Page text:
I have two questions for you. First, where can I get an extremely low-intensity laser? It needs to emit one or two photons in bursts I can control, and can't cost more than about $150, as that's my budget. Second, if the answer to my first question is it is impractical or impossible to get one in that price range, how can I get a positron emitter? Do I need some sort of license? Where would I buy it? I have parental permission, will be supervised by an adult (an adult with a PHD in particle physics, no less), and will keep the thing encased in lead, if required. Third, is there any other low-intensity source of photons I can use? I want to go with the most cost-effective, least objectionable option, so if there are any other options, I'd like to know. If you need any other information, just ask. I'm sorry if this is poorly written, poorly edited, and rambling, but it's late and I'm going to bed. I don't care to stay up any later that I have to to write this. Thanks for reading! 2. Aug 5, 2010 ### Evo ### Staff: Mentor Welcome Zx! Wow, a lot on you plate for your age! 3. Aug 6, 2010 ### Mentallic So I'm guessing after hours of struggling and failing to find a username that wasn't already taken, you mashed your keyboard in frustration and this is the end result? I can't really help you with your troubles, but I can welcome you to PF with open arms! Welcome, young one. p.s. wikipedia is a terrible source of information. just kidding hehe 4. Aug 6, 2010 ### Astronuc Staff Emeritus One would need a license for possession and utilization of a radionuclide. See - http://hps.org/publicinformation/ate/q6996.html [Broken] A positron emitter will produce some moderate energy (0.511 MeV = 511 keV) gamma photons when the positron annihilates with an electron. A low level photon emitter would be possible, e.g., a light emitting diode (LED). http://en.wikipedia.org/wiki/Laser_diode http://www.laserdiode.com/ http://www.edmundoptics.com/onlinecatalog/Browse.cfm?categoryid=239 [Broken] Otherwise one could use a laser pointer, but the intensity is much more than a few photons/s. Last edited by a moderator: May 4, 2017 5. Aug 6, 2010 ### arildno Hi, Zx! If you were to buy some fish for some of that money, what sort of fish would you like to buy? 6. Aug 6, 2010 ### ZxWhatever I would like to buy some lobster. I say that's a fish, even though it isn't. I sort of assumed I couldn't get anything radioactive. I made a mistake in my original post. I thought of a laser first, but, when I couldn't find one with a low enough intensity, I thought of positrons. Astronuc, I've already searched for lasers. I couldn't find one. If you could provide a link to a specific laser, that would be great. I could just starve a standard laser for voltage by using resistors. That might work. It really needs to be a single photon at a time, or else there is no advantage to using QKD. I'll outline the process as I understand it here. If it's right, it should explain why I need a single photon. If it's wrong, please correct me. Also, I'll probably get some terminology wrong. Don't hesitate to correct it. Alice has a source of single photons, and a photon polarizer. Bob has a polarity detector. Alice chooses to polarize each photon, independently, diagonally or rectilinearly at an angle of 0° or 90°. She can send a single bit, a 1 or 0. A 1 on a diagonal basis would be 45°, while a 0 on a diagonal basis would be 315°. A 1 on a rectilinear basis would be vertical, while a 0 would be horizontal. She selects a one or a zero and a polarization basis randomly with each photon she sends. Bob picks a random polarization basis for his detector with each photon he receives. If his basis agrees with Alice's, he will get the same value as Alice for the bit. If his basis is different, he will get a random 1 or 0. This is because a quantum bit can only be measured as a 1 or 0. It can actually be any combination of the two, but this only determines the probability it will be measured as a 1 or 0, not the value measured. So, since the angle is always between the two measured angles if the bases don't agree, the value will be random. Then, Bob sends the position of his detector to Alica over standard communication. Eve sends back a single bit stating whether this value is right or wrong, once again, over standard communication. If Alice says the bases were the same, the values are kept, along with the value of the bit sent and received. This is repeated several thousand times to generate a good key. Then, using the values they kept, each person calculates an error correction code. These codes are compared over standard, unencrypted communication. If they are the same, the generated key can be used. If they aren't the same, the transmission was either intercepted or there was an error, and the key must be re-submitted. The reason this is useful is that if Eve tries to intercept the key, she changes it. If her detector is in the same position as Eve's polarizer every time, she can intercept the key perfectly and simply re-submit her measured value to Bob. However, if it is wrong, she changes the basis. This is simply a fundamental property of quantum mechanics. By measuring it, she changes the polarity basis to what her detector was set to. With each photon sent, she has a 50% chance of being wrong. If Bob is wrong, too, this doesn't matter, since the bit will be thrown out. However, since Bob has a 50% chance of being right, Eve has a 25% chance of being wrong when Bob is right, meaning she changes the basis 25% of the time with a bit that won't be thrown out. Then, since Bob has a 50% chance of getting a value different from Eve when the basis is different, there is a 12.5% chance that Eve will be detected with each photon sent, since the value would be different without the basis of polarity being different. Since several thousand photons would be sent, the odds of Eve being caught become astronomical very quickly. Is that how it works? Please, if I made any mistakes, tell me what they are. If there's a better forum to post this in, please move it, Mod. 7. Aug 6, 2010 ### peteratcam Haha, are you gonna be the next Thiago Olson? [ <--- google him ] 8. Aug 6, 2010 ### DevilsAvocado Hi and welcome Zx, seems pretty advanced for a man at your age... First obvious question: Will the parents really appreciate your project? Dying Barbie's hair with soy sauce seems a bit far from quantum key distribution...? Maybe you should first run a "market survey" by letting the parents decipher this message: yhpargotpyrc mutnauq Anyhow, if you decide to proceed, you must first know that Quantum Cryptography is still under development, and second, "a very low-intensity source of photons" will not do the trick. If your budget is$150, I’m afraid it’s a dead end.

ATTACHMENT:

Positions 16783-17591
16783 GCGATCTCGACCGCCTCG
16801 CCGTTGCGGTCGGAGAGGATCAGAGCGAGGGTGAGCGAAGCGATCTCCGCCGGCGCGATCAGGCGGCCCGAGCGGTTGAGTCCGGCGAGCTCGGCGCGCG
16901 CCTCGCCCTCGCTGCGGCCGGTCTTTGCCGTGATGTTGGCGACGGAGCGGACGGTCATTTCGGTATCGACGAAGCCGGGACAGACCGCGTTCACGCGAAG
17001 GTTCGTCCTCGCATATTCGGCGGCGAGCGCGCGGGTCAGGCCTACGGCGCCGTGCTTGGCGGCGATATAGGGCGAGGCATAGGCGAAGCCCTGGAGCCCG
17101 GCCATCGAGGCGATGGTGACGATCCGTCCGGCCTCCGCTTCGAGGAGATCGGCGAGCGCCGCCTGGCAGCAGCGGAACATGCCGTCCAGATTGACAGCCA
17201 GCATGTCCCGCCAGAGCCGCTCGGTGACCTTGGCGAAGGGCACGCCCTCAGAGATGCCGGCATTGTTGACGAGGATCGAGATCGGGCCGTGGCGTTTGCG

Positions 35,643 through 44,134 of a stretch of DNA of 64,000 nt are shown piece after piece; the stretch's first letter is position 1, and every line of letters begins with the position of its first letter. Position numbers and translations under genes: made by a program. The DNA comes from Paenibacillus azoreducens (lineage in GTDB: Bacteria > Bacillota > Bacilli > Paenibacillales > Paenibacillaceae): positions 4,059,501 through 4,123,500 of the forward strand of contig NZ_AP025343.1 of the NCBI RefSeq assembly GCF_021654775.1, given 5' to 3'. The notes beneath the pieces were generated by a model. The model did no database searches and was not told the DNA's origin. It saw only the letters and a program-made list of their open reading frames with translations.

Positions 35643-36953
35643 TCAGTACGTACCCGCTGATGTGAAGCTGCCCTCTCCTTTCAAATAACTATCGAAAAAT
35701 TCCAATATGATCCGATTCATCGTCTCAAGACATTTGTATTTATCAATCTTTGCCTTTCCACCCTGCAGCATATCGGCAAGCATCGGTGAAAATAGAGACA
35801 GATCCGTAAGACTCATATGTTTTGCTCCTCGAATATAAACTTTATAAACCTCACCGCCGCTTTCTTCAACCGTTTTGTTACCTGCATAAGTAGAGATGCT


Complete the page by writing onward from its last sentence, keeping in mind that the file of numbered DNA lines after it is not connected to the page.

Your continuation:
But if you are still interested, read everything you can about http://en.wikipedia.org/wiki/Bell%27s_theorem" [Broken]. That’s where it all starts.